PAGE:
Ah, summer. Vacations. Staycations. Sleeping in. For many, summer break means beach, binge-watch, and sometimes, boredom. But just because you’re not in school doesn’t mean learning has to stop. Summer break is the perfect time to find time for things you love with activities that also help keep your brain sharp.
Here are a few ways to keep your mind active this summer:
Yes, you read right—you have permission to play games! Games can have a positive impact on your brain function and development and can improve memory. But it’s true, not all games are created equal. Choose games that boost creativity and incorporate problem-solving and critical thinking skills. Level up your word mastery and mathematical computations while having fun. Nowadays, you can find a variety of games online but there is something about playing a tangible board game with others that brings skills together. So, challenge your family and friends to a game or two and let them know they are working out their brains.
Now before you groan out loud, we’re talking about reading whatever it is you want to read (we’d bet money it’s not a textbook). Did a summer movie come out that is based on a book? What’s your favorite TV show? What was it five years ago? Have a favorite comic or cartoon character? The beauty of summer reading is that you can treat yourself to some light, enjoyable reading and keep your mind and imagination active.
Don’t worry, we’re not thinking at all about a book report or writing essay. Draft a poem or song. Jot down a short story you’ve been pondering. Journal daily about your summer adventures or plans and dreams for the future. Writing in any form strengthens concentration skills and improves cognitive function. Leisurely writing is a great creative expression and helps keep your mind sharp. And who knows, writing a best seller could be an added bonus.
Learn an Instrument
Did you ever go to a concert and wish you were the one shredding on the guitar or beating those drums? Fascinated by people who can read music? Playing an instrument not only improves long-term memory and brain function, but it also enhances reaction times. There are lots of online tutorials that will walk you through the basics. You can also check your local area for in-person lessons.
Summer is a great time to reflect on the past year, recharge, and set goals for the next school year. Bust summer boredom by keeping your brain engaged with these activities and more. How will you keep your mind sharp this summer?
The Khan World School at ASU Prep is opening to passionate ninth grade students starting in August. And some of that world-class learning will be lead by Sal Khan himself. Well known in the education world as the founder of Khan Academy and Schoolhouse.world, Sal plans to join the faculty for this inaugural class of students. Please watch his announcement below.
ASU Prep Digital’s mission is to design new models for educational success to raise academic achievement for all learners.
Note from Your Director
Dear ASU Prep Digital Students and Families,
Hello Sun Devils!
We were so proud of our graduates in May! Did you miss our 2022 ASU Prep commencement ceremony? You can relive our students’ special evening here. It is hard to believe we are already in June and we hope your summer is off to a great start!
We are looking forward to our upcoming school year with you. Enrollment is now open for the 2022-2023 school year! Students that are continuing their education with ASU Prep Digital don’t need to do anything, as your LSC will be reaching out to review a schedule of your courses for the upcoming school year. The 2022-2023 School Year Calendar is available on our website under the resource section.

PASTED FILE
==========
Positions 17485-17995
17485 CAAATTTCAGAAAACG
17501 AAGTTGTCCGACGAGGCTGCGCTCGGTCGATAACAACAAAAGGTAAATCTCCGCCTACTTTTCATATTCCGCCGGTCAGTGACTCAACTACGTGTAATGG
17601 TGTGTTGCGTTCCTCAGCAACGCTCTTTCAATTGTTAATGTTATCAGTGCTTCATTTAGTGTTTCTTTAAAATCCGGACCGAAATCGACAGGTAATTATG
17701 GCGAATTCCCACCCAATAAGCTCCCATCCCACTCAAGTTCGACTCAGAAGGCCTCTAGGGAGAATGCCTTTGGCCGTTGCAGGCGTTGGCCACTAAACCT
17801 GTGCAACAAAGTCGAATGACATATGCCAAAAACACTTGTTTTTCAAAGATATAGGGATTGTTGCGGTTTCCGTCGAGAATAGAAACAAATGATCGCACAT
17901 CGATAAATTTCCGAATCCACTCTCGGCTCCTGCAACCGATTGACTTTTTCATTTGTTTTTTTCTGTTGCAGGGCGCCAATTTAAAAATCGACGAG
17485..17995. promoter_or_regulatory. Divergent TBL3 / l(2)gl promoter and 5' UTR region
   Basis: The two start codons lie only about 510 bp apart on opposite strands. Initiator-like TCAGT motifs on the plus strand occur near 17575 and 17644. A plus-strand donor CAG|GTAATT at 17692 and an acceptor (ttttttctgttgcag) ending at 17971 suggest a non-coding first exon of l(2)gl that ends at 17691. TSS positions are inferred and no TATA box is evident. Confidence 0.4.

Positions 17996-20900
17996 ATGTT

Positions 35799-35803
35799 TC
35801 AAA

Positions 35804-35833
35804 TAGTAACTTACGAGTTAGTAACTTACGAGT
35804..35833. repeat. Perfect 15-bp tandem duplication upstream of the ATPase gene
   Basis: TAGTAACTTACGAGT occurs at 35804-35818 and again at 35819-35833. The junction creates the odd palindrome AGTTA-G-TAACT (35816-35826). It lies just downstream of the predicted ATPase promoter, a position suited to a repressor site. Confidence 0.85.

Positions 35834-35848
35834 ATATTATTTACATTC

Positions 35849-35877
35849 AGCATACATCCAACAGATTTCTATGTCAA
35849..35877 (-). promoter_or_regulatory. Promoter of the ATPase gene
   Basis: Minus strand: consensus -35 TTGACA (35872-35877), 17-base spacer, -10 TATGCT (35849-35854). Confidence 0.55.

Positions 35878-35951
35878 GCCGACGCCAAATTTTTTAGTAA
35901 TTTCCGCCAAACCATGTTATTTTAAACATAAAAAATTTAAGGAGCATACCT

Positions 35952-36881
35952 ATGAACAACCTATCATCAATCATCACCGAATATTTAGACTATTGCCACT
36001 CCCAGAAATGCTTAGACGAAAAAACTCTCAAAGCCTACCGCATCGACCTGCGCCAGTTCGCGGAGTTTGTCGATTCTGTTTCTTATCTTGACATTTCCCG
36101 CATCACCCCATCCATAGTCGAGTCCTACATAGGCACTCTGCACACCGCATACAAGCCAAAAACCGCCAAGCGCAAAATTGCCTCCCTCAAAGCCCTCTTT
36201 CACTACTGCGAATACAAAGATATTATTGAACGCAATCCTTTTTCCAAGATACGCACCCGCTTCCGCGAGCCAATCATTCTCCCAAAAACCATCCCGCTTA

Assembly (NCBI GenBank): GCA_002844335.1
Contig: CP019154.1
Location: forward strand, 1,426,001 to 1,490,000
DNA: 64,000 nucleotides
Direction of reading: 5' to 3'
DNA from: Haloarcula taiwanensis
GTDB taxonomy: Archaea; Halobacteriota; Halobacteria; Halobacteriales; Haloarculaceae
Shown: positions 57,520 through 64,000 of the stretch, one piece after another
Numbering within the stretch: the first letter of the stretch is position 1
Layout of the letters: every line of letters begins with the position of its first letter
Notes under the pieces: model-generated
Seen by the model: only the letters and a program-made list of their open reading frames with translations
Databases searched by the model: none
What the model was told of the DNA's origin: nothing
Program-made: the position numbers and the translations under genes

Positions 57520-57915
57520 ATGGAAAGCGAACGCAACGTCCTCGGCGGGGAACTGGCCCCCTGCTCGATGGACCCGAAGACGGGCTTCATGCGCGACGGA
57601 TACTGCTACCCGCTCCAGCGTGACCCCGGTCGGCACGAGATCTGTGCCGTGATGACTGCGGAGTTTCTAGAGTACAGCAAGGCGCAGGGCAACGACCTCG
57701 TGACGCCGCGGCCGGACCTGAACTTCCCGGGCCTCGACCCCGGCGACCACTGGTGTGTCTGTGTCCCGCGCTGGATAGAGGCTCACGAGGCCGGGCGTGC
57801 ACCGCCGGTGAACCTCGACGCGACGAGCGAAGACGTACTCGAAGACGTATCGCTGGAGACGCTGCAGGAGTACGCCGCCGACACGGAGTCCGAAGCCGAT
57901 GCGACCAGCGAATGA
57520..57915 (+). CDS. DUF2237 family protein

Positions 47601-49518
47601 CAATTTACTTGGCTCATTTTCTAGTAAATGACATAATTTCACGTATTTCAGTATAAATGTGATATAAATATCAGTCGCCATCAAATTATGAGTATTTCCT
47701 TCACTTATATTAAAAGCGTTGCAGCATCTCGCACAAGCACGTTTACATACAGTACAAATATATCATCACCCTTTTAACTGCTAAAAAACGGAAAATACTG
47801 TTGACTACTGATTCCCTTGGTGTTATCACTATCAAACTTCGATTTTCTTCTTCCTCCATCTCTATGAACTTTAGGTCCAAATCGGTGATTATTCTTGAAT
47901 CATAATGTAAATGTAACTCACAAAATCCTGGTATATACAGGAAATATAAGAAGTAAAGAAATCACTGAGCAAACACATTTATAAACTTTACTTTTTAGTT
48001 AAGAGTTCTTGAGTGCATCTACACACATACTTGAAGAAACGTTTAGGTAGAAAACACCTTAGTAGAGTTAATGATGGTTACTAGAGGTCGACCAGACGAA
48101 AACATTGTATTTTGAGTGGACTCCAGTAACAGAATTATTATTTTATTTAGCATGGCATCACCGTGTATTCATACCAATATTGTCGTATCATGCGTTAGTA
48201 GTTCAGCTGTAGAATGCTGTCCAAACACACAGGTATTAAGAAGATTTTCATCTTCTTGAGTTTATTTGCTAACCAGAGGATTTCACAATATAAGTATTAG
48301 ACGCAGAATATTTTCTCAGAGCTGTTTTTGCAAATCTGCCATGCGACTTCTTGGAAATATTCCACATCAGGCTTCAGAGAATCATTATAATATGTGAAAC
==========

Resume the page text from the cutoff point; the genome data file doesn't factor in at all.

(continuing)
Some exciting news: Love the flexibility of online school, but want a little more face-time with teachers and peers?
We have two unique programs that allow ASU Prep Digital high school students to spend time working with their peers in-person at an ASU college campus. They participate in guided workshops, hands-on activities, and real-world projects supported by a personalized learning advisor. The rest of the week, they will work at home on their digital lessons, supported by a local Learning Success Coach.
This is Jennie Spencer’s 16th year teaching. Her favorite thing about being in education is the relationships she builds with students and families. Listening to live music is one of her favorite things. She believes that all children should have the equal right to learn in a safe and caring environment that challenges them. She feels that it’s so important to put students at the center of every decision we make. Her goal is to create a classroom full of learners who feel safe enough to take creative risks, and confident enough to know that we grow from their mistakes.
Eric Roth, 8th Grade Math
Eric Roth is originally from Archbold, Ohio and currently lives in Flagstaff, Arizona. He’s been working with ASU Prep Digital for two years. He enjoys biking, running, and hiking in his free time. The weather, terrain, and scenery are perfect for outdoor fun in Northern Arizona. When asked about one of his heroes Eric said, “one of my heroes is Corrie ten Boom. She never stopped seeking out opportunities to do good, serve others, and share her light and faith, even and especially when it came at great personal risk to her.” One of the things he enjoy most about ASU Prep Digital is getting to work with students from all around the state, country, and world. He feels very fortunate that he gets to facilitate the interaction of students from various backgrounds during live lessons. What he enjoys most about teaching is building confidence in students and showing them they are capable of doing anything they set their mind to.
Michelle Medina, Honors Geometry Part A teacher
Michelle Medina has been teaching for four years. Her degree is in Forensic Science and she did the alternate route certification to become a teacher. Her favorite thing about being in education is that every day is something new whether it is teaching a different lesson or working with a different group of students. She never feels stagnant. Michelle also enjoys working with students and helping them to not only become better problem solvers but also to be better human beings whether that is being more responsible or tolerant of others. Even if she is not having a one on one conversation with each student every day, that she is still making an impact on them. In her opinion, “teaching is more than just helping students to become better problem solvers. It is about giving them the life skills they need to thrive and become better human beings.”